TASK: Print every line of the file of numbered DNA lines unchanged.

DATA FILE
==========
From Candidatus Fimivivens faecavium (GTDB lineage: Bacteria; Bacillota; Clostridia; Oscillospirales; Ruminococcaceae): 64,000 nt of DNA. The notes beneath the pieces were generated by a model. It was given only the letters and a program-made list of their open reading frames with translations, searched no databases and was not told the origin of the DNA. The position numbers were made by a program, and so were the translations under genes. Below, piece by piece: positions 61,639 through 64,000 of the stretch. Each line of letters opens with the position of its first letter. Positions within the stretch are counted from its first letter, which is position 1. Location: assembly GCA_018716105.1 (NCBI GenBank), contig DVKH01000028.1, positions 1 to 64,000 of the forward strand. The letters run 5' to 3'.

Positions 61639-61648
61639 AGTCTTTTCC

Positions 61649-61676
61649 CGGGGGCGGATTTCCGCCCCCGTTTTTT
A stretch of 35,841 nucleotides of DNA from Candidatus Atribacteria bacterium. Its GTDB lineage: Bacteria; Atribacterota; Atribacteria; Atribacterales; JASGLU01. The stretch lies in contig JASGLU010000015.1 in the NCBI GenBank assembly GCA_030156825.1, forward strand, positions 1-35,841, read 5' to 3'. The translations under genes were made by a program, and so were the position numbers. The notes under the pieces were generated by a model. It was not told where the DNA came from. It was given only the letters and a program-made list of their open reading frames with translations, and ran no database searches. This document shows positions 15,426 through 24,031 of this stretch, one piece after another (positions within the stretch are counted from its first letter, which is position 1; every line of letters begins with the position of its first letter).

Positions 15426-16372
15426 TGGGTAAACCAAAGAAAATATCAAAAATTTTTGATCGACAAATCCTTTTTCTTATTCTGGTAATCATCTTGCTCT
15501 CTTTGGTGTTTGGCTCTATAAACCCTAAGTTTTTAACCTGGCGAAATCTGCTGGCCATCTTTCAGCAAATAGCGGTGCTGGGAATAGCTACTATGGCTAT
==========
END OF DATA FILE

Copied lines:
From Candidatus Fimivivens faecavium (GTDB lineage: Bacteria; Bacillota; Clostridia; Oscillospirales; Ruminococcaceae): 64,000 nt of DNA. The notes beneath the pieces were generated by a model. It was given only the letters and a program-made list of their open reading frames with translations, searched no databases and was not told the origin of the DNA. The position numbers were made by a program, and so were the translations under genes. Below, piece by piece: positions 61,639 through 64,000 of the stretch. Each line of letters opens with the position of its first letter. Positions within the stretch are counted from its first letter, which is position 1. Location: assembly GCA_018716105.1 (NCBI GenBank), contig DVKH01000028.1, positions 1 to 64,000 of the forward strand. The letters run 5' to 3'.

Positions 61639-61648
61639 AGTCTTTTCC

Positions 61649-61676
61649 CGGGGGCGGATTTCCGCCCCCGTTTTTT
A stretch of 35,841 nucleotides of DNA from Candidatus Atribacteria bacterium. Its GTDB lineage: Bacteria; Atribacterota; Atribacteria; Atribacterales; JASGLU01. The stretch lies in contig JASGLU010000015.1 in the NCBI GenBank assembly GCA_030156825.1, forward strand, positions 1-35,841, read 5' to 3'. The translations under genes were made by a program, and so were the position numbers. The notes under the pieces were generated by a model. It was not told where the DNA came from. It was given only the letters and a program-made list of their open reading frames with translations, and ran no database searches. This document shows positions 15,426 through 24,031 of this stretch, one piece after another (positions within the stretch are counted from its first letter, which is position 1; every line of letters begins with the position of its first letter).

Positions 15426-16372
15426 TGGGTAAACCAAAGAAAATATCAAAAATTTTTGATCGACAAATCCTTTTTCTTATTCTGGTAATCATCTTGCTCT
15501 CTTTGGTGTTTGGCTCTATAAACCCTAAGTTTTTAACCTGGCGAAATCTGCTGGCCATCTTTCAGCAAATAGCGGTGCTGGGAATAGCTACTATGGCTAT